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    ‘Sunak’s cigarette ban will lead to increase in illegal proxy sales’

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    Most young people fear that New Zealand-inspired anti-smoking ban may inadvertently fuel illegal proxy sales, states a recent report, highlighting a concern that also sits deeply within the retail community.

    According to a recent survey by Serve Legal, over 70 per cent of young people believe that prime minister Rishi Sunak’s cigarette ban will lead to an increase in illegal proxy sales.

    The survey covers various aspects, including public sentiment, vaping restrictions, government efforts, and insights from smokers. The majority of respondents feel that the government’s efforts have fallen short in achieving a smoke-free generation as smokers are largely unswayed by the government’s campaign, with only 13 per cent considering quitting, leaving a significant 87 per cent of this audience either undecided in their choice or resolute in their commitment to continue smoking.

    The survey consisted of 60 per cent of respondents who had consumed either a vape or a cigarette to some degree, whether that was socially or habitually with 20 per cent as habitual vapers and 11 per cent as habitual smokers.

    When asked on their approach to the Conservative’s Government’s plan to the smoking ban, a significant majority, equivalent to two-thirds of respondents, indicated their agreement or strong agreement with the ban, slightly over half of the respondents expressed confidence in its efficacy in progressing the nation toward a ‘smoke-free’ generation.

    Of note, 14 per cent of the survey participants, while endorsing the ban, expressed apprehensions regarding its potential effectiveness in realising the Government’s objectives.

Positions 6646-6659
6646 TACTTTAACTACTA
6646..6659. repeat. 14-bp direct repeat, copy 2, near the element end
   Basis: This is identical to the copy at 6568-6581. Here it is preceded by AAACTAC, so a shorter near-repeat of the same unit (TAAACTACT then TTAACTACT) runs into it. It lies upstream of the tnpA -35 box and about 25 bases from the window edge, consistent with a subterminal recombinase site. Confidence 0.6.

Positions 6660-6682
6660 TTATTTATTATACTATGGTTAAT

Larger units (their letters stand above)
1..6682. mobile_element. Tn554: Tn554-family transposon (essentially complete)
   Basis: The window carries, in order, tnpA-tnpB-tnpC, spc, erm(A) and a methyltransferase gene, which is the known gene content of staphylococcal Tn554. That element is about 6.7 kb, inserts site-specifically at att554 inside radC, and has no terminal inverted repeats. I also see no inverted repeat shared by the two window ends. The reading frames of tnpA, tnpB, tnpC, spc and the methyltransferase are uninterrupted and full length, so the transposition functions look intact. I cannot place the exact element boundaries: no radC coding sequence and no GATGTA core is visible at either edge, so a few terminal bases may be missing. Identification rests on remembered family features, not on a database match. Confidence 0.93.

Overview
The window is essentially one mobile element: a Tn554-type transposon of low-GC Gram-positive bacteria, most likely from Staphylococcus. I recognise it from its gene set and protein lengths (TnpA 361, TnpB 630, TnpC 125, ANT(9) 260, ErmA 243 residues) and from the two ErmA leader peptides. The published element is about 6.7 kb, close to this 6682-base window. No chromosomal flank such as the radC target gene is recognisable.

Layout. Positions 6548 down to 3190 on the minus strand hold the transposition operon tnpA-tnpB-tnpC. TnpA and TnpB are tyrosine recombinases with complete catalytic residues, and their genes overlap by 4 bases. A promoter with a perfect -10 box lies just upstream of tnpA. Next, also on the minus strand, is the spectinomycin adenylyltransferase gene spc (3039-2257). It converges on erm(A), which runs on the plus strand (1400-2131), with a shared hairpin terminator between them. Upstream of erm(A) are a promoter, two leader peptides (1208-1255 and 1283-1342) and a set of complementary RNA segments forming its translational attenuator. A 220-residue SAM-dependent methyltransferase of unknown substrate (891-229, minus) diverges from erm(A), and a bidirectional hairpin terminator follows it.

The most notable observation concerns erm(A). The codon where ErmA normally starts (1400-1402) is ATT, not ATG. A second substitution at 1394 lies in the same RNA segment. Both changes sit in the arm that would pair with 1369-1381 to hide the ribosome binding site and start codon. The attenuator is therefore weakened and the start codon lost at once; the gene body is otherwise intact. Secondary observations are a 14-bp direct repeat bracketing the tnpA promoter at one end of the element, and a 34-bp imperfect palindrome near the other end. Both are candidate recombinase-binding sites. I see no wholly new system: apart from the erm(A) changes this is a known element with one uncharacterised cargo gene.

The survey results also cites feedbacks such as “People that want to smoke will find ways to do it, it’s the same with drugs” and “I believe it will increase the black market for cigarette demand.”

    A New Zealand-inspired anti-smoking policy is being proposed to be introduced in the UK which would mean cigarettes would be phased out completely for the next generation.

    As the legal smoking age would be increased by one year each year, it would potentially mean that a 14-year-old today would never be able to purchase a cigarette, hence leading to a chain of smoke-free generations to come.

    According to stats quoted by the PM, four in five smokers are said to have started by the time they are 20, which means that when done right, the policy holds the potential to eliminate the biggest cause of preventable death and disease in the country.

    In addition to the cigarette ban, the government has also proposed restrictions on disposable vape products that have managed to raise some eyebrows amongst young consumers.

    While 85 per cent of respondents were optimistic about the environmental benefits of these restrictions, more than half remain sceptical about their effectiveness in discouraging young people from taking up vaping.

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